During his nightly excursions he sparks up a romance with Chloe (Clemence Poesy), a local drug dealer and thief, who moonlights as a production assistant, and befriends dwarf actor Jimmy (Jordan Prentice). A date with Chloe results in a confrontation with a Canadian couple, and later her jealous partner-in-crime, while a cocaine party reveals Jimmy's racial prejudices. Ken finally receives a call from Harry, with the dreaded instructions to kill Ray. His killing of a child, even accidentally, is unforgivable, and Harry insists that Ray must face the penalty. Ken meets with one of Harry's Belgian associates, picks up a handgun and follows Ray to the park with the intention to kill him. He discovers on arrival that Ray, wracked to the edge with guilt, has decided to end his own life. Concerned for his young colleague he stops Ray's suicide, instead of obeying his boss' instructions. Convincing Ray to leave the city and keep moving, Ken calls Harry to personally reveal the situation. An enraged Harry consequently makes his way to Bruges to take care of business himself, culminating in an exciting and intense showdown amidst the lively town centre by night.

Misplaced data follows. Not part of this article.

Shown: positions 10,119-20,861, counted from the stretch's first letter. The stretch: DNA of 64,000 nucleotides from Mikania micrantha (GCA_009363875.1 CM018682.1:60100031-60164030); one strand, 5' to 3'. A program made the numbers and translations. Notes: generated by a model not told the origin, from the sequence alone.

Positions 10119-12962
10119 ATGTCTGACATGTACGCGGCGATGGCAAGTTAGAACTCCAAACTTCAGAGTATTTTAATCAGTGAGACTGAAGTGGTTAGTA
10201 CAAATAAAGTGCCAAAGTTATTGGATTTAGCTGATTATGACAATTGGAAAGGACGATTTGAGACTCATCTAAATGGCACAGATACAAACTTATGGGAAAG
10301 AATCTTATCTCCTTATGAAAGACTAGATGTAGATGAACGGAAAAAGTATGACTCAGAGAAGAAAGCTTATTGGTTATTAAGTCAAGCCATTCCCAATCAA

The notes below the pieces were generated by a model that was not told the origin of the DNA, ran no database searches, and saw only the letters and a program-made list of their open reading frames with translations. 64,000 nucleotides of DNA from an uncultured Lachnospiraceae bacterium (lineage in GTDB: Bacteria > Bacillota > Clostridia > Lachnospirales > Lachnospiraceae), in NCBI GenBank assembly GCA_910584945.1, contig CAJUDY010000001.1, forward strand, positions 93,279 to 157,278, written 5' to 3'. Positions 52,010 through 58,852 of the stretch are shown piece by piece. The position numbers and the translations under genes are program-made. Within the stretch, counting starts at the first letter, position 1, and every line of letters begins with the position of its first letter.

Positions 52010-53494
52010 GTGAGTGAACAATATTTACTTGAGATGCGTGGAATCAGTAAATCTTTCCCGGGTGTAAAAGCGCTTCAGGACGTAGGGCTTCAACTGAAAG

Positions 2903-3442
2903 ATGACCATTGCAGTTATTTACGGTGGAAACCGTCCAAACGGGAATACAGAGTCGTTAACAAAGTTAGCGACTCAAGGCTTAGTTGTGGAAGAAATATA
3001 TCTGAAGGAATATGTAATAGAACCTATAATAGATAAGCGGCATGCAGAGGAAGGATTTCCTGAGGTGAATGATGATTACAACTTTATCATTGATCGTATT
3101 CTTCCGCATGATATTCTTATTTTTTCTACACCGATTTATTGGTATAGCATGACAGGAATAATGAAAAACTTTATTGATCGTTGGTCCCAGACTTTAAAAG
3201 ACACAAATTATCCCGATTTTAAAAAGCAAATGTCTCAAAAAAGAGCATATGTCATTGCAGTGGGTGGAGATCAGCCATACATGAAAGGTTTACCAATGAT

In Bruges is certainly an adult drama; the profanity is frequent but used to great comedic effect, and the violence is quite intense. It is also a very emotionally literate film. Ray has committed a very grave sin. Assigned to kill a priest, he decides to pull the trigger during confession of all places. In the ensuing shots, one of the bullets exist the body and strikes an alter boy in the head. This is a horrible situation, but you can't help but feel terribly for Ray, because he is so obviously remorseful. While you are against Harry taking down Ray, you also feel that he has every right too. It is a film that tears your emotions apart, but remains consistently engaging and entertaining, a rare gem to be successful at both.
My Rating: 4 1/2 Stars (A-)